Moreover, we could not determine whether cognitive decline occurred in the 3-year interval between enrollment into HOST and the cognitive substudy. Thus, we may not have detected a treatment effect because our sample may have been cognitively stable during this interval. There are two reasons why this latter possibility is unlikely. First, although longitudinal data about cognitive function in CKD are limited, a significant decline has been demonstrated over 2-4 year intervals in both CKD54
patients. For example, Kurella-Tamura54
showed that those with moderate to advanced CKD (i.e., estimated glomerular filtration rate [eGFR] < 45 mL/min/1.73 m2
) were nearly 2.5 times more likely to decline over 4 years on the Modified Mini Mental State Exam (3MS; decline defined as either a decline of > 5 points, or 1 standard deviation, or a score that decreased to < 80) compared with those without CKD (i.e., eGFR ≥ 60 mL/min/1.73 m2
). Second, cognitive decline over a similar interval is related to increasing age56-58
and vascular disease risk factors such as those present in our sample59
in relatively healthier community-dwelling samples. Therefore, it is likely that cognitive decline would have occurred in the participants after initial randomization and before enrollment into the substudy. The participants enrolled in the cognitive function substudy represent a survivor cohort, since sicker patients would have died prior to initiation of the substudy. This possibility is reflected in the younger age and lower rates of vascular disease in the substudy participants. Nevertheless, risk factors for cognitive decline were balanced by treatment group in the substudy participants and the burden of vascular comorbidities was still high.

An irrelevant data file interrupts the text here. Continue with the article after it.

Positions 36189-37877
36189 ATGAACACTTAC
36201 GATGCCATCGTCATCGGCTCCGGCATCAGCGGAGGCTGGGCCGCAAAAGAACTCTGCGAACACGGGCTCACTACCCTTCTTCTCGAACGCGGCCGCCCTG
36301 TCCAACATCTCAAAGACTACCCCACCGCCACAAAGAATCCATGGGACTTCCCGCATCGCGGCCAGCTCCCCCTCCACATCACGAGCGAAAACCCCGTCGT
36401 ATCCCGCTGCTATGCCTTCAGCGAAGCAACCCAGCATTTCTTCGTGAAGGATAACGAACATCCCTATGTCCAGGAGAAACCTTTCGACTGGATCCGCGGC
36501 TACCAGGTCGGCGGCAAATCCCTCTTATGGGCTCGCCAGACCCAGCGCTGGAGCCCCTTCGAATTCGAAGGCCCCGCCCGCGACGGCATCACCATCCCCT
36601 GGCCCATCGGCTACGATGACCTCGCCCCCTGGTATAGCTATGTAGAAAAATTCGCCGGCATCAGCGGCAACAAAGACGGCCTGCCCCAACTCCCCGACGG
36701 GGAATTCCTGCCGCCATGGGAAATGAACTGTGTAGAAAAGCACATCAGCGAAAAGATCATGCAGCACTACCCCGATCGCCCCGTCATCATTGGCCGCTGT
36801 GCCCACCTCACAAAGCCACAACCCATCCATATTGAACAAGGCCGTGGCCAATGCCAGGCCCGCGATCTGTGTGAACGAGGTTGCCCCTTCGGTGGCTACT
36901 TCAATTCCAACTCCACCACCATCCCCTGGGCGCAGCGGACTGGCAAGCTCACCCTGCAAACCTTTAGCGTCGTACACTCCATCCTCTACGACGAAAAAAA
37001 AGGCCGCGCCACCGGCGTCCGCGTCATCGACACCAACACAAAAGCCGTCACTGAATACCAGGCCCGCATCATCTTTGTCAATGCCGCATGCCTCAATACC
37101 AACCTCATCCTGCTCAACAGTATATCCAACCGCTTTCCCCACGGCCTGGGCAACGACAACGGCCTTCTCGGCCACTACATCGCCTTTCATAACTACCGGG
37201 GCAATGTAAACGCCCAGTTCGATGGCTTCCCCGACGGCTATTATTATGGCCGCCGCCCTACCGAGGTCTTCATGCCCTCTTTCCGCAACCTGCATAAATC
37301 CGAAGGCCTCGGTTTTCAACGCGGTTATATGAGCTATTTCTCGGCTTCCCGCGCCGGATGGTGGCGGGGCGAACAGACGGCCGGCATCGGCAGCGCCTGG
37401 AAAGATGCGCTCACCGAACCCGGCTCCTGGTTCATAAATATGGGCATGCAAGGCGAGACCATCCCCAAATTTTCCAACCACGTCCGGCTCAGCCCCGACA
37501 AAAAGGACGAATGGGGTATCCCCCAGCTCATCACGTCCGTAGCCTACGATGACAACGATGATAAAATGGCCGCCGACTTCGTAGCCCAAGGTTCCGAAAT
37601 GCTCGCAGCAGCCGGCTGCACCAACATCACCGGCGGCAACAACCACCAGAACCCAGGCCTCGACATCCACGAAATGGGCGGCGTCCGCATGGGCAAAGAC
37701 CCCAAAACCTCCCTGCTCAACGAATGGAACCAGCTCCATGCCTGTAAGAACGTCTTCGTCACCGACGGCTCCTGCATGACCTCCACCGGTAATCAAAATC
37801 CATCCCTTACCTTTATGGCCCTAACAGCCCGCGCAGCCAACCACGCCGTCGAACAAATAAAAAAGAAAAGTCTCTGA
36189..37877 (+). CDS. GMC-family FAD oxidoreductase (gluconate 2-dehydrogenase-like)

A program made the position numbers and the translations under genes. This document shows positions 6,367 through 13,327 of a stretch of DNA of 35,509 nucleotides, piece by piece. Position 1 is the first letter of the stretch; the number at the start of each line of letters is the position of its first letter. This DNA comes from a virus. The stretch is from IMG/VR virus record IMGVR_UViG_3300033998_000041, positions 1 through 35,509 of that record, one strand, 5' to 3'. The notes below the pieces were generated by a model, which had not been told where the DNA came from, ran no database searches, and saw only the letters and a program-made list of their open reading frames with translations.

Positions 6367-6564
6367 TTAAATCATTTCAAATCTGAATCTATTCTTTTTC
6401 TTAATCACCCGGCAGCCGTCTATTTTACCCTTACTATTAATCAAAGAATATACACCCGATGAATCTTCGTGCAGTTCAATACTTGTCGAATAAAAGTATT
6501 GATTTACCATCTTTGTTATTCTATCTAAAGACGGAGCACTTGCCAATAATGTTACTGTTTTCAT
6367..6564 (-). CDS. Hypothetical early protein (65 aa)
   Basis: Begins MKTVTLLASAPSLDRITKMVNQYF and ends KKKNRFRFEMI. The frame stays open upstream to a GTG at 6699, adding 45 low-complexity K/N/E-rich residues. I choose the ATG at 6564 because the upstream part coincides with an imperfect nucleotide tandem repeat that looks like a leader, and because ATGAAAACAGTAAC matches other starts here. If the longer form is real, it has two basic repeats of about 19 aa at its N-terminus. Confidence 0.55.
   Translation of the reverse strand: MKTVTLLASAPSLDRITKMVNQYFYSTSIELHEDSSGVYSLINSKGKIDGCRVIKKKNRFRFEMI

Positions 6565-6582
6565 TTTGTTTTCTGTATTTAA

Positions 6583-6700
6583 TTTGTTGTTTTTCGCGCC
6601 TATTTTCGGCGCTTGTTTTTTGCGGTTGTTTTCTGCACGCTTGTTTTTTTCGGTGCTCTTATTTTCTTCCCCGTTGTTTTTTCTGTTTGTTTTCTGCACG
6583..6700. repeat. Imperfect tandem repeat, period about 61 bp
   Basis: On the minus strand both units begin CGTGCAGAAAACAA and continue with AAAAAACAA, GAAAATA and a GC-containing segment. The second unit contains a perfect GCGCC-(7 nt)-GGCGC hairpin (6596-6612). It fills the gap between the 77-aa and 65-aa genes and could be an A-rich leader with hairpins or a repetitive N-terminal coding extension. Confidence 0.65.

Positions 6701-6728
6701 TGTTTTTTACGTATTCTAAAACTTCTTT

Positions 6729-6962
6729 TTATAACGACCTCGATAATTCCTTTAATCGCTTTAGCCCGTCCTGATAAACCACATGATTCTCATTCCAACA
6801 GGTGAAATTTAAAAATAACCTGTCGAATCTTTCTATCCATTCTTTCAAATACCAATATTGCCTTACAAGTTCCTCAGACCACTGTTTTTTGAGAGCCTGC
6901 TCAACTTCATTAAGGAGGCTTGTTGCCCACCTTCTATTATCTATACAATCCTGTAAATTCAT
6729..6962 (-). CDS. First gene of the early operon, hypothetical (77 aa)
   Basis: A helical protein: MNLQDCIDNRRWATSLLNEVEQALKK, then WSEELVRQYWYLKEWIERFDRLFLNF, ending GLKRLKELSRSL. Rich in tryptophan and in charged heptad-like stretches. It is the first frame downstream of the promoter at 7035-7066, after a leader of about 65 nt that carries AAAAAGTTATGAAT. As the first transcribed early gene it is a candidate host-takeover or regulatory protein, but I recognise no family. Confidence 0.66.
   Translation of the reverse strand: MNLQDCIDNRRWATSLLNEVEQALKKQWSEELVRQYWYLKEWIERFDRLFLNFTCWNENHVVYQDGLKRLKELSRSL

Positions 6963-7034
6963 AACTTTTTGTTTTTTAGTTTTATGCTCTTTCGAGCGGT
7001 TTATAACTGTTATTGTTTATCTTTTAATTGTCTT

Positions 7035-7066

Telephone assessment of cognition may not be as sensitive as an in-person interview to detect effects of treatment, but in-person assessments have also failed to disclose cognitive benefits of tHcy reduction39
. The early discontinuation of the parent HOST trial may have contributed to our not finding treatment effects over a one-year duration; however, since there were no differences in initial cognitive assessment after 3 years of treatment, it is unclear why discontinuing treatment would effect a change over one year. We were not able to conduct 1-year retests on 169 participants. Although the loss of follow-up data from these participants could have introduced bias into our 1-year retest results, it is unlikely that this affected the treatment effect results because the proportion of those who were not retested was similar in the placebo (25%) and vitamin (27%) groups. Finally, this trial was conducted in the United States after folic acid fortification of the food supply was completed in 1998, which may have reduced the power to detect the effect of folic acid intervention on cognition60, 61
In summary, we found a high prevalence of cognitive impairment in a large cohort of patients with advanced CKD and ESRD. The prevalence of cognitive dysfunction increased with age, with 28% of those over the age of 70 years having cognitive impairment. Treatment with high daily doses of B-vitamins, which reduced tHcy levels, did not improve cognitive outcomes compared to placebo and should not be recommended for treatment or prevention of cognitive dysfunction in patients with advanced CKD or ESRD.